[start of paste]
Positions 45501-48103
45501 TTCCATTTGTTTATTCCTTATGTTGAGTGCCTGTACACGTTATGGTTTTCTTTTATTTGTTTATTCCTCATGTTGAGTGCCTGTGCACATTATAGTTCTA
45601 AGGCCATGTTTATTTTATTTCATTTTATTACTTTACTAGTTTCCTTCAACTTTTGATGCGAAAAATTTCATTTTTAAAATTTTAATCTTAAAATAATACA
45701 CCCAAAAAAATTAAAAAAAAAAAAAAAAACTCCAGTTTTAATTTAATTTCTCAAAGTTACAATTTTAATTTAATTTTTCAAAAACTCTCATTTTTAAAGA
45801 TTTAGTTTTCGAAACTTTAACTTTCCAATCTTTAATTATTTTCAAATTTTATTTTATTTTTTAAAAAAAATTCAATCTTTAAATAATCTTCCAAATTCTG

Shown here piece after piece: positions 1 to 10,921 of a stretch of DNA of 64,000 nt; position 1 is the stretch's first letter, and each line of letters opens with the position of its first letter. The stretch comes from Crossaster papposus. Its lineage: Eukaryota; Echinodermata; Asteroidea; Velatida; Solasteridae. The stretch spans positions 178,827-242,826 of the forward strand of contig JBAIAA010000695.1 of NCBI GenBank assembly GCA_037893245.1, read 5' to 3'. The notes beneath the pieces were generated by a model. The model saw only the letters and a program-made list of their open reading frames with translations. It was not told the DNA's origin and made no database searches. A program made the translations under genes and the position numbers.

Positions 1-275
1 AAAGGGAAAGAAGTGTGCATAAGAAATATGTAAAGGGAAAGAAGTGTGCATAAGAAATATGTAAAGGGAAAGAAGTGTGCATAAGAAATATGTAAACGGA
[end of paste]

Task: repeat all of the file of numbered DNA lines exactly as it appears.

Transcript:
Positions 45501-48103
45501 TTCCATTTGTTTATTCCTTATGTTGAGTGCCTGTACACGTTATGGTTTTCTTTTATTTGTTTATTCCTCATGTTGAGTGCCTGTGCACATTATAGTTCTA
45601 AGGCCATGTTTATTTTATTTCATTTTATTACTTTACTAGTTTCCTTCAACTTTTGATGCGAAAAATTTCATTTTTAAAATTTTAATCTTAAAATAATACA
45701 CCCAAAAAAATTAAAAAAAAAAAAAAAAACTCCAGTTTTAATTTAATTTCTCAAAGTTACAATTTTAATTTAATTTTTCAAAAACTCTCATTTTTAAAGA
45801 TTTAGTTTTCGAAACTTTAACTTTCCAATCTTTAATTATTTTCAAATTTTATTTTATTTTTTAAAAAAAATTCAATCTTTAAATAATCTTCCAAATTCTG

Shown here piece after piece: positions 1 to 10,921 of a stretch of DNA of 64,000 nt; position 1 is the stretch's first letter, and each line of letters opens with the position of its first letter. The stretch comes from Crossaster papposus. Its lineage: Eukaryota; Echinodermata; Asteroidea; Velatida; Solasteridae. The stretch spans positions 178,827-242,826 of the forward strand of contig JBAIAA010000695.1 of NCBI GenBank assembly GCA_037893245.1, read 5' to 3'. The notes beneath the pieces were generated by a model. The model saw only the letters and a program-made list of their open reading frames with translations. It was not told the DNA's origin and made no database searches. A program made the translations under genes and the position numbers.

Positions 1-275
1 AAAGGGAAAGAAGTGTGCATAAGAAATATGTAAAGGGAAAGAAGTGTGCATAAGAAATATGTAAAGGGAAAGAAGTGTGCATAAGAAATATGTAAACGGA